Dating as far back as the 1960’s “Golden Age” of advertising in America, brand mascots have managed to stand the test of time. The Utz Girl was first used in 1921, and since taking on an altered look in 1987, continues to line the classic Potato Chip bags. Tony The Tiger, a creation of the legendary ad man Leo Burnett, turns 65 this year and is still sticking to his two-word catch phrase. And then there’s Mr. Clean, a 59 year old character who gave hope to brand mascots everywhere by starring in one of this year’s funniest Super Bowl spots.
As dated as the commercials which spawned them may now seem, brand mascots like Mr. Clean may soon experience a resurgence. Digital marketing has taken us way beyond traditional TV Commercials, opening up channels and audience insight that allows for marketing that is more specific to the audience than ever before. And because of their flexibility and unique capabilities, brand mascots have the potential to significantly enhance these brand touchpoints.
The small but mighty mascot idfive created for the Maryland-based health insurance carrier Evergreen Health is proof of this potential. In landing pages, banners ads, print media, and more, Evergreen Health’s mascot can connect with audiences and support the message in ways that a logo simply can’t. Scroll through this landing page to get a better understanding of Evergreen Health’s brand mascot. Can you see what makes it so ready to thrive in the digital age?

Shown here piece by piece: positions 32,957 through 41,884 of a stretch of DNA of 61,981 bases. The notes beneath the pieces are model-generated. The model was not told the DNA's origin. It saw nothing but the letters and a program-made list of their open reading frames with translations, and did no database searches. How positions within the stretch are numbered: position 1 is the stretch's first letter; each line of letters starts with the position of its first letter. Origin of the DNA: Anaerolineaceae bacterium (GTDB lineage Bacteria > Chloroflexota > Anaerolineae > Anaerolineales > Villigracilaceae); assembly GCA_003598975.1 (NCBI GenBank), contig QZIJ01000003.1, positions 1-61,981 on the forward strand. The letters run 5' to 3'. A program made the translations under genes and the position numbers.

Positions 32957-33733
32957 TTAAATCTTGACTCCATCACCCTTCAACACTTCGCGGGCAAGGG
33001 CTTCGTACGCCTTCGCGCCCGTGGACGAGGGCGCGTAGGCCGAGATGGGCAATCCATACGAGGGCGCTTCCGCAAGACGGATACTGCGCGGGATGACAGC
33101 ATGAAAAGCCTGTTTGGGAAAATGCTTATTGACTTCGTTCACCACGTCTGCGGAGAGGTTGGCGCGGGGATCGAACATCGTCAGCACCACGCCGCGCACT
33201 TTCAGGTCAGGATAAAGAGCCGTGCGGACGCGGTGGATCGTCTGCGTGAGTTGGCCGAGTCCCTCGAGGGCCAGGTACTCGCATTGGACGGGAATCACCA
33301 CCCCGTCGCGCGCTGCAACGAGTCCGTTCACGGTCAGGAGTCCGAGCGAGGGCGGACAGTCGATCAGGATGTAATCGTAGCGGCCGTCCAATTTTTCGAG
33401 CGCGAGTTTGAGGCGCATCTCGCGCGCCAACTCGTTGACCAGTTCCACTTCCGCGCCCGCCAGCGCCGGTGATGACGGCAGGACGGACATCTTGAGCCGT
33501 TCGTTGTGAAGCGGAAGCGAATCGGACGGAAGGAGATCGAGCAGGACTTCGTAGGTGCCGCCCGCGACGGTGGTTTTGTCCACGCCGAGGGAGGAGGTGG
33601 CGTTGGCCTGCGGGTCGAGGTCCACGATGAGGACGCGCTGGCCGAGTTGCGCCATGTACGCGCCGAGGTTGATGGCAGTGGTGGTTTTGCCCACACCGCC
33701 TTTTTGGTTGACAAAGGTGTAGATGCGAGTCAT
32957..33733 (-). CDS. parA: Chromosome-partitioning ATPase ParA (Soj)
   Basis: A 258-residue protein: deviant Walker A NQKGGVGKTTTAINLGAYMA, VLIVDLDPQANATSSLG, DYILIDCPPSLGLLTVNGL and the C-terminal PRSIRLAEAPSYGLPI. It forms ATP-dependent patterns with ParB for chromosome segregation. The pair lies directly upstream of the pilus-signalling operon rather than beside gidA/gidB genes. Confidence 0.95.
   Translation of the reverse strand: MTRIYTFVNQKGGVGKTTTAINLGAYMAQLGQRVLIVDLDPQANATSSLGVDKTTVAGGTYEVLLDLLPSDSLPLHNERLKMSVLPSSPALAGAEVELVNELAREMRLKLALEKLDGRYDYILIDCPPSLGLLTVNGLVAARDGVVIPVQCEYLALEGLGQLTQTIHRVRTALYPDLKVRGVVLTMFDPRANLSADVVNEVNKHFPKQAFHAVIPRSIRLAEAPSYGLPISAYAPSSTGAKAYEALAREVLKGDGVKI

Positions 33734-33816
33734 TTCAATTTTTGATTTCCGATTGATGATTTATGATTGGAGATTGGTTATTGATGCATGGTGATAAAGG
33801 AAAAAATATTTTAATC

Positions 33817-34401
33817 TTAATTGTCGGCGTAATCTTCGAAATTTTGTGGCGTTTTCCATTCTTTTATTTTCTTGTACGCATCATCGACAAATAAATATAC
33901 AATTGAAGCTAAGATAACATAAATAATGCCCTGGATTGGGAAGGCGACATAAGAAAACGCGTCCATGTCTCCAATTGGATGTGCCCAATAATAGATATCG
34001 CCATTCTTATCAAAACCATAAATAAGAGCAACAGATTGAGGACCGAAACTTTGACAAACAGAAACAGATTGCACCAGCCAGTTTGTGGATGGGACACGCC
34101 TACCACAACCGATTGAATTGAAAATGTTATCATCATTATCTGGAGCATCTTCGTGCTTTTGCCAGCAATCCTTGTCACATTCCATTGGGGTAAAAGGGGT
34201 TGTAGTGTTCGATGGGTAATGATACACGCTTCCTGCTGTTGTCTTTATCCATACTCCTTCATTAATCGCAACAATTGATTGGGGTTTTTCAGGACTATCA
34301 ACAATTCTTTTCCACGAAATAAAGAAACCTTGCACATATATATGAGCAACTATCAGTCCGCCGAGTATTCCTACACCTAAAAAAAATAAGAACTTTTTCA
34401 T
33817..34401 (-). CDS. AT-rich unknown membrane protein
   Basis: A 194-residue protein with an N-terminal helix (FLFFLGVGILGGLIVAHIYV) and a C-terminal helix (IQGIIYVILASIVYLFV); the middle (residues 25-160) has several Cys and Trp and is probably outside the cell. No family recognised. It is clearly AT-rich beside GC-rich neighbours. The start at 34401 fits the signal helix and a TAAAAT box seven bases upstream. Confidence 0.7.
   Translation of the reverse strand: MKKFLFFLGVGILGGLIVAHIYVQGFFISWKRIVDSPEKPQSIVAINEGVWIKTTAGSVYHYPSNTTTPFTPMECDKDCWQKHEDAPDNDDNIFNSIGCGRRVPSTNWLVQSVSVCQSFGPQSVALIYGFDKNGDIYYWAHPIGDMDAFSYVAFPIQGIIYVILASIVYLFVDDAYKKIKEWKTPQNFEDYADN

The most obvious attribute is that brand mascots can be animated in dynamic ways, which is more important now than ever. As animated content becomes more and more prevalent across all digital formats, the maneuverability and humanlike features of brand mascots offer a blank canvas for optimizing user engagement throughout all touch points. Landing pages, emails, social posts, banner ads: one gif of a lovable character–doing something as simple as winking–can go a long way.
A brand mascot’s ability to alter their look based on the medium and the audience can also enhance the marketing. A mascot could wear the hat of a local sports team, beef up for out-of-home placements in a national gym franchise, or introduce you to their mom on Mother’s Day, all the while supporting the audience, partnering organizations, and, of course, the brand. (Learn more about flexible branding in our essay on the topic).
A brand mascot’s ability to display a range of emotions is also crucial to audience engagement. For example, Evergreen Health’s mascot can at any time be overconfident, excited, or even concerned, according to the narrative needs of particular messaging. When an ad has a brand mascot with all these elements (unique emotions, an animated presence, message-specific design) it also stands out–without being overwhelming. In a world where audiences tend to ignore evasive advertising, this is also a big bonus.
Of course, a brand mascot’s digital-age prowess wouldn’t mean much if they didn’t also work well offline. So it’s a good thing they do. Not only do brand mascots work well in print and outdoor pieces, they also make for great collateral productions, like stickers, mugs and figurines.
These are just a few of the reasons mascots can thrive in the modern world of integrated marketing. If you’re creating a new brand that will service integrated marketing campaigns–including include unique messages on multiple channels–then the “Golden Age” advertising tactic of brand mascots may work for you!